Goth


Goth
/goth/, n.
1. one of a Teutonic people who in the 3rd to 5th centuries invaded and settled in parts of the Roman Empire.
2. a person of no refinement; barbarian.
[bef. 900; ME Gothe < LL Gothi (pl.); r. OE Gotan (pl.) (Gota, sing.); c. Goth Gut- (in Gut-thiuda Goth-people)]

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Member of a Germanic people whose two branches, the Ostrogoths and the Visigoths, harassed the Roman Empire for centuries.

Legend holds that the Goths originated in southern Scandinavia, crossed to the southern shore of the Baltic Sea, and then migrated to the Black Sea in the 2nd century. They raided the Roman provinces in Asia Minor and the Balkan peninsula in the 3rd century and drove the Romans out of the province of Dacia during the reign of Aurelian. In the 4th and 5th centuries, the Visigoths smashed a Roman army, sacked the city of Rome, and created a kingdom in Spain that would last until the Muslim conquests of the 8th century. The Ostrogoths established an important kingdom in Italy in the late 5th century that was destroyed by Justinian in the 6th century. The adjective "Gothic" was applied disparagingly and inappropriately to medieval architecture by much later writers.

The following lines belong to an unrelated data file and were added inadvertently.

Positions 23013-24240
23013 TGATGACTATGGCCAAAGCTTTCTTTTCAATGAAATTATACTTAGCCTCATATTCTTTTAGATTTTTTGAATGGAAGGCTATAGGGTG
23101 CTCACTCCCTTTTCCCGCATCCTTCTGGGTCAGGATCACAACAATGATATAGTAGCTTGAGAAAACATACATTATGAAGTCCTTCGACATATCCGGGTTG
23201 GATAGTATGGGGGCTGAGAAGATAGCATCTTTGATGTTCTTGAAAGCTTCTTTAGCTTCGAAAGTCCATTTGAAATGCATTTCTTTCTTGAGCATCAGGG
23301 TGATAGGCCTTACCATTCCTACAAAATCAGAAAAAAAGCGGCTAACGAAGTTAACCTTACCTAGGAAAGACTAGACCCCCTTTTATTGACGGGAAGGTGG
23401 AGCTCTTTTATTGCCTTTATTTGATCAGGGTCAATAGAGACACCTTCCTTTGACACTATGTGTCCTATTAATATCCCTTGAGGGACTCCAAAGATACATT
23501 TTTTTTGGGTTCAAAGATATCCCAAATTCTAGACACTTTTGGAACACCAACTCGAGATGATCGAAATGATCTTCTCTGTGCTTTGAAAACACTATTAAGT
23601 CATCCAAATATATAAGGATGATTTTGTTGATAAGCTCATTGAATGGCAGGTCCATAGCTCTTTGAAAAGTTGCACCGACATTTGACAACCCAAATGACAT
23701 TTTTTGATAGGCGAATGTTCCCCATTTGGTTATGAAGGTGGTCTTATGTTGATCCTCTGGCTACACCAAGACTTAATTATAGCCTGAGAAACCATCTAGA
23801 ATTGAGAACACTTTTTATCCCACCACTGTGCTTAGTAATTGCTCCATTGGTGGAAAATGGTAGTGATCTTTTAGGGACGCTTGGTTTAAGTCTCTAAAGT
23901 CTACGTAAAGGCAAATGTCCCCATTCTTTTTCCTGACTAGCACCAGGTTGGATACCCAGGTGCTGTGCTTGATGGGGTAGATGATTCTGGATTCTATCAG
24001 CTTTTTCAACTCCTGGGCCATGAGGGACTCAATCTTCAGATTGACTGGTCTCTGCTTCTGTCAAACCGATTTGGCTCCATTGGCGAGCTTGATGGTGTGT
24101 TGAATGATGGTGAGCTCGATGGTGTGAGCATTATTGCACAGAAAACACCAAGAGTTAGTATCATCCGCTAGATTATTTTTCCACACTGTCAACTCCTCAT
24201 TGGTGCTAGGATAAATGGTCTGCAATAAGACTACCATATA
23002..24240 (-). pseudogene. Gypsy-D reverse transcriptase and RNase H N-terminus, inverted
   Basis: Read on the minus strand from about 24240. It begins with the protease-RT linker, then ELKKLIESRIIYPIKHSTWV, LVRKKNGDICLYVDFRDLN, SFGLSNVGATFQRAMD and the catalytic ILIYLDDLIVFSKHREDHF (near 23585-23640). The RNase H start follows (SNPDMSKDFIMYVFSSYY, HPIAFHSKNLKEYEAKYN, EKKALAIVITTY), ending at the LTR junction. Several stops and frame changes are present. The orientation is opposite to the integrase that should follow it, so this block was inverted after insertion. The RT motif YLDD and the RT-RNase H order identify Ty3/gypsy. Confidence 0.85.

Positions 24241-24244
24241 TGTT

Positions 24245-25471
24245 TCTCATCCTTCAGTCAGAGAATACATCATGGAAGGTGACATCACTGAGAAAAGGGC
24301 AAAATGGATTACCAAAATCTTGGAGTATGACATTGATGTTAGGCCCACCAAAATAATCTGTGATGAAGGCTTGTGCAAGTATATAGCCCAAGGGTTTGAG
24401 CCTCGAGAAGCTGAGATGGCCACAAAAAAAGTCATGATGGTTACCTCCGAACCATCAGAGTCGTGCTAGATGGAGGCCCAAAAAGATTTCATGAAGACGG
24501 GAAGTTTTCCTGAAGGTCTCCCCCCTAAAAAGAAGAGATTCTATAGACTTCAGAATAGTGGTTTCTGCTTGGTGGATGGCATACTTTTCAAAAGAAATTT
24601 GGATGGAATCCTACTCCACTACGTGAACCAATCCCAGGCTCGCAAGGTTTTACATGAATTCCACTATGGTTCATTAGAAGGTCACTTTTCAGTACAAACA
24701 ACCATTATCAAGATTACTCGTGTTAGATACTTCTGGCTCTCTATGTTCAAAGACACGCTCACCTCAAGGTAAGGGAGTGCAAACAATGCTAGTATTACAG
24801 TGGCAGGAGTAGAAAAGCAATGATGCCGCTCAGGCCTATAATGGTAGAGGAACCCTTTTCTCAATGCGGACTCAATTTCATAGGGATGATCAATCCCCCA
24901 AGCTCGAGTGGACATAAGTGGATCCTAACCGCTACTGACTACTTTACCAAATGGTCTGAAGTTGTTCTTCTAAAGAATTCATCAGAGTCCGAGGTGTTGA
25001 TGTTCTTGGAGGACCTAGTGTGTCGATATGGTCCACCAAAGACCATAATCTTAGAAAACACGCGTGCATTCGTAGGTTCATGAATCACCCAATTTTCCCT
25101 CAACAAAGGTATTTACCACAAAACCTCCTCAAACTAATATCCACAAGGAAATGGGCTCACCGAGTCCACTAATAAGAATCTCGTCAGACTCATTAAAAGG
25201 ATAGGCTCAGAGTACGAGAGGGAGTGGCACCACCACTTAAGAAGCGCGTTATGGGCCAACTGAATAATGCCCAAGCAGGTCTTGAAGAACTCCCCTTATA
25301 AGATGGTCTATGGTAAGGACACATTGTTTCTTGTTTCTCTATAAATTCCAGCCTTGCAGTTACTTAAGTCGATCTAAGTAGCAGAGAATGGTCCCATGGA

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people
 member of a Germanic people whose two branches, the Ostrogoths and the Visigoths, for centuries harassed the Roman Empire. According to their own legend, reported by the mid-6th-century Gothic historian Jordanes, the Goths originated in southern Scandinavia and crossed in three ships under their king Berig to the southern shore of the Baltic Sea, where they settled after defeating the Vandals and other Germanic peoples in that area. Tacitus states that the Goths at this time were distinguished by their round shields, their short swords, and their obedience toward their kings. Jordanes goes on to report that they migrated southward from the Vistula region under Filimer, the fifth king after Berig and, after various adventures, arrived at the Black Sea.

      This movement took place in the second half of the 2nd century AD, and it may have been pressure from the Goths that drove other Germanic peoples to exert heavy pressure on the Danubian frontier of the Roman Empire during the reign of Marcus Aurelius. Throughout the 3rd century Gothic raids on the Roman provinces in Asia Minor and the Balkan peninsula were numerous, and in the reign of Aurelian (270–275) they obliged the Romans to evacuate the trans-Danubian province of Dacia. Those Goths living between the Danube and the Dniester rivers became known as Visigoths, and those in what is now the Ukraine as Ostrogoths. For their subsequent histories, see Ostrogoth; Visigoth.

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Universalium. 2010.

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